Monthly Archives: April 2019

Tax facts explained

There are many things to think about when deciding if you need to register for GST. One of the main considerations is the ability to pass on GST to customers. (You don’t need to register until your annual income reaches $75,000.)
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Registering for GST could mean effectively taking a one eleventh price cut if the business deals with the public, and the price of its goods or services is set by market pressures. If your customers are other GST registered businesses, and they can claim any GST added to the current price charged, this could mean registering for GST is a good idea.

Q. I am on the cusp of having to register for GST as my income is almost at $75,000. Can you tell me if there are any advantages in registering for GST now before I have to? For example I am thinking about buying a new car, would I be able to claim the GST back on that? I have no problems charging my clients GST as they are all big companies and won’t care. I’m a bit frightened of the extra paperwork and may turn down business to remain under the threshold.

A. For a business like yours, where registering for GST will not mean a decrease in the actual sale proceeds received, it can make a lot of sense when high-priced assets such as motor vehicles need to be purchased. This is because you can claim the GST charged on the assets purchased, which helps reduce cash flow pressure.

The amount of GST you can claim on the purchase of the motor vehicle will depend on the method you use to claim your motor vehicle expenses. If you have not kept a log book and claim one third of the running costs of the vehicle, because you do more than 5000 business kilometres a year, you could only claim one third of the GST charged.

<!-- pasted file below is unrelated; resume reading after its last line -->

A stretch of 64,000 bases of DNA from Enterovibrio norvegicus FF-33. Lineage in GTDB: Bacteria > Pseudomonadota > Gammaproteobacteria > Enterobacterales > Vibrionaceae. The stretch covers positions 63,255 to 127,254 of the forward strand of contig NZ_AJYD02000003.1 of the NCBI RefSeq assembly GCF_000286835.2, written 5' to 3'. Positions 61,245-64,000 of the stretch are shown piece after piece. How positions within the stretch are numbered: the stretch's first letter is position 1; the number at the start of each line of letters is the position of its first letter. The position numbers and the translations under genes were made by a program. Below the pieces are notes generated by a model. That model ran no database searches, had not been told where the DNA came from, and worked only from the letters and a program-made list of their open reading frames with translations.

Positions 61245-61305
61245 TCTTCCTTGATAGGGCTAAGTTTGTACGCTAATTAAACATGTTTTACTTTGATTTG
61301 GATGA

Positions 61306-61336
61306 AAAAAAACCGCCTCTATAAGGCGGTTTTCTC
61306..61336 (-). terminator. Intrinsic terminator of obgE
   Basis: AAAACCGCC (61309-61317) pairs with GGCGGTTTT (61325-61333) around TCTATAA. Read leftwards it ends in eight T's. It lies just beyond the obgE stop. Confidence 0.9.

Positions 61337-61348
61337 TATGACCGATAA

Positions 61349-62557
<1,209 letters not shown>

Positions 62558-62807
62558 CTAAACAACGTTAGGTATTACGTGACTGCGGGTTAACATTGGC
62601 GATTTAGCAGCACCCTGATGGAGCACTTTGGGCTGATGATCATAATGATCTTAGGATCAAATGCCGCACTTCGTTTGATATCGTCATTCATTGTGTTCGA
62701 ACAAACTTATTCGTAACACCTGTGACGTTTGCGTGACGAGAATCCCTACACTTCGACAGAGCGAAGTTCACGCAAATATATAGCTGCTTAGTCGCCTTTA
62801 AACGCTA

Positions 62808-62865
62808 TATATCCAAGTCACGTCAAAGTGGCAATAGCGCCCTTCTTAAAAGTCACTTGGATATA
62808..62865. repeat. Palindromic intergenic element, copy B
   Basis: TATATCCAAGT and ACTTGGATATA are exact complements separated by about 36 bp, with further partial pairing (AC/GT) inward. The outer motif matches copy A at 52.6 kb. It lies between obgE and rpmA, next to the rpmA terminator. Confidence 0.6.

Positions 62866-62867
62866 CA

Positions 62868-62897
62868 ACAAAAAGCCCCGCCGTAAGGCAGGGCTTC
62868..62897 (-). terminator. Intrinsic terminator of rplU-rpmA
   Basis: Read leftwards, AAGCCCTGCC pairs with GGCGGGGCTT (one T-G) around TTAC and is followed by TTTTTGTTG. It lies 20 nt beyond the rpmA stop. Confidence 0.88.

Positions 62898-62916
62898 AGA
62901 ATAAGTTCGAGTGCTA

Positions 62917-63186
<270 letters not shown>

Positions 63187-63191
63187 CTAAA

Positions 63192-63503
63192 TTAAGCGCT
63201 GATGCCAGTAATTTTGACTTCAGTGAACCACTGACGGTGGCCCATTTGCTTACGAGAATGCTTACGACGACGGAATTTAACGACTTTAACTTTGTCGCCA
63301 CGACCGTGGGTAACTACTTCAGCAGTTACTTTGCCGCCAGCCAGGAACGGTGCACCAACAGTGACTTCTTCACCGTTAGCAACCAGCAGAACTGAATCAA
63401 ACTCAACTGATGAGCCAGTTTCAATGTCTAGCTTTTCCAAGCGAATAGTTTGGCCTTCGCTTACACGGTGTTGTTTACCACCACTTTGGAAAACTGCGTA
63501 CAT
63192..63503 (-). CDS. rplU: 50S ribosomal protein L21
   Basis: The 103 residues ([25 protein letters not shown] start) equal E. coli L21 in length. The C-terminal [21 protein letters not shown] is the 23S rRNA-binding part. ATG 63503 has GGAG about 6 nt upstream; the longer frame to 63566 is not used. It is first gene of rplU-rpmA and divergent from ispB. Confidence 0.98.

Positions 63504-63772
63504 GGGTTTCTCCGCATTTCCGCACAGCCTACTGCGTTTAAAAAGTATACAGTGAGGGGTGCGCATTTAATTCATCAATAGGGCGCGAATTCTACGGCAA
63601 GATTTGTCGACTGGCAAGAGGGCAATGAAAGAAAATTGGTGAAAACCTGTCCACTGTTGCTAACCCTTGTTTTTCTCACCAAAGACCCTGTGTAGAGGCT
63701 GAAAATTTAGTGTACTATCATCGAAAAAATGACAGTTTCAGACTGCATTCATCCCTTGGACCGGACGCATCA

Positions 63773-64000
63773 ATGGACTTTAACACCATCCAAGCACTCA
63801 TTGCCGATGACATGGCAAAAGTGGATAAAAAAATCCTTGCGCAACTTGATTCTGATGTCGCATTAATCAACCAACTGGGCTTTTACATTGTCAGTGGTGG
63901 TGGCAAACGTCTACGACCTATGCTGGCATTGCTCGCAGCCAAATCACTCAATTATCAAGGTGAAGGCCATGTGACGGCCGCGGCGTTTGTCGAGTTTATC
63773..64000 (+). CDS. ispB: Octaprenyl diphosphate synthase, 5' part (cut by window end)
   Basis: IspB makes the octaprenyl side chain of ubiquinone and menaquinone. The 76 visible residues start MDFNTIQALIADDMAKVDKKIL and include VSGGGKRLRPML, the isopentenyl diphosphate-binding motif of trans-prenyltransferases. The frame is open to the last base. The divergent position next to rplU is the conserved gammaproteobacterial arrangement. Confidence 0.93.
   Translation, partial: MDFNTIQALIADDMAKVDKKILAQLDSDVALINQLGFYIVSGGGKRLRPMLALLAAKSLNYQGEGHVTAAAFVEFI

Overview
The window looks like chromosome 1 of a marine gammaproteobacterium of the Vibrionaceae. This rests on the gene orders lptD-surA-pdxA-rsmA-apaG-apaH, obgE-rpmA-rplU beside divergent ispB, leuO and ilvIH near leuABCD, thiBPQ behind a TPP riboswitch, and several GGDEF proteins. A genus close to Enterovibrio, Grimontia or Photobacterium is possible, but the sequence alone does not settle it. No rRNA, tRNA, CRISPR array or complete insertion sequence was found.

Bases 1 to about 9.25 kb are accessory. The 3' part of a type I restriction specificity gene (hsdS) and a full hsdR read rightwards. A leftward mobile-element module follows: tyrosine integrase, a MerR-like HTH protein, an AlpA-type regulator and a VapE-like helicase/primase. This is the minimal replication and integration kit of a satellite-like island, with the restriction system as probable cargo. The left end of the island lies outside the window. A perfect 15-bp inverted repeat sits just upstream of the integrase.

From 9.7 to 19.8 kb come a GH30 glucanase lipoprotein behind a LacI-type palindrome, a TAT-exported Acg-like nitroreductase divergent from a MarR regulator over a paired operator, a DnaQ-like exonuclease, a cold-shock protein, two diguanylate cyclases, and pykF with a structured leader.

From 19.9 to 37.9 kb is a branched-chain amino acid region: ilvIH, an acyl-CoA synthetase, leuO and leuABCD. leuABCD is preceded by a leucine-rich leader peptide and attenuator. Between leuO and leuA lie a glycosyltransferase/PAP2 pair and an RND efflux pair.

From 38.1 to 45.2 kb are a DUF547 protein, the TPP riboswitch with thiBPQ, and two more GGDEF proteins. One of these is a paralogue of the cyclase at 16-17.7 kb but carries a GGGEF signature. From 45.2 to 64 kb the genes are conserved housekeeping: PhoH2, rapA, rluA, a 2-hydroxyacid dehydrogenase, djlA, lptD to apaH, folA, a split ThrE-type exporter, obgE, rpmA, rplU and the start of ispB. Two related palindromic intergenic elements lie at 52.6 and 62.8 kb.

If you have a logbook that proves your business use is 100 per cent, or the vehicle being purchased is not primarily a passenger carrying vehicle and therefore will be classed as 100 per cent business use, you could claim all of the GST included in the purchase price.

Registering for GST does come at the cost of having to keep the records necessary to complete the quarterly BAS returns, but this could be a small price to pay to be able to claim the GST back on your business expenses.

If you don’t have a lot of business transactions there may not be a lot of work required and it would simply mean completing a cashbook. There are many of these available that have instructions on how to complete them. The actual work involved should not be too onerous. By keeping these records should also enable you to manage your business better, which can be another benefit of registering.

Questions on small business tax or other issues can be emailed to [email protected]南京夜网.au.

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Turnbull pressed on Coalition’s NBN upload speeds

Shadow Minister for Communications and Broadband Malcolm Turnbull and Communications Minister Senator Stephen Conroy in March. In an online debate on Monday Turnbull called Conroy a “grub”. Photo: Alex Ellinghausen Broadband row: Stephen Conroy. Photo: Andrew Meares
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An online debate between Malcolm Turnbull and Stephen Conroy on broadband policy has descended into sledging and personal attacks.

The Coalition’s communications spokesman, Mr Turnbull, mocked Senator Conroy’s deal-making, saying the Communications Minister had bungled his $12 billion negotiations to decommission Telstra’s copper telephone lines.

Senator Conroy replied by asking Mr Turnbull what advice he gave to former HIH Insurance boss Ray Williams, who was jailed after overseeing what was Australia’s biggest corporate collapse. Mr Turnbull was named in a $500 million damages claim brought by the liquidator of HIH (which was ultimately settled in his favour in 2003).

“You are so desperate that all you can do is smear,” Mr Turnbull said in the debate, hosted by technology news website ZDNet.

“You poor fellow… Such a grub, Stephen.”

Most of the NBN debate so far has focused on how quickly people can download movies under the different versions of the network but the question of how quickly Australians will be able to upload content using the Coalition’s network remained unanswered.

“Malcolm doesn’t want to talk about upload speeds because it’s like a wooden stake to a vampire,” Senator Conroy said.

Mr Turnbull’s network relies on Telstra’s ageing copper telephone lines, which offer only a fraction of the upload speeds possible under Labor’s more expensive network, which runs fibre optic cables all the way to homes.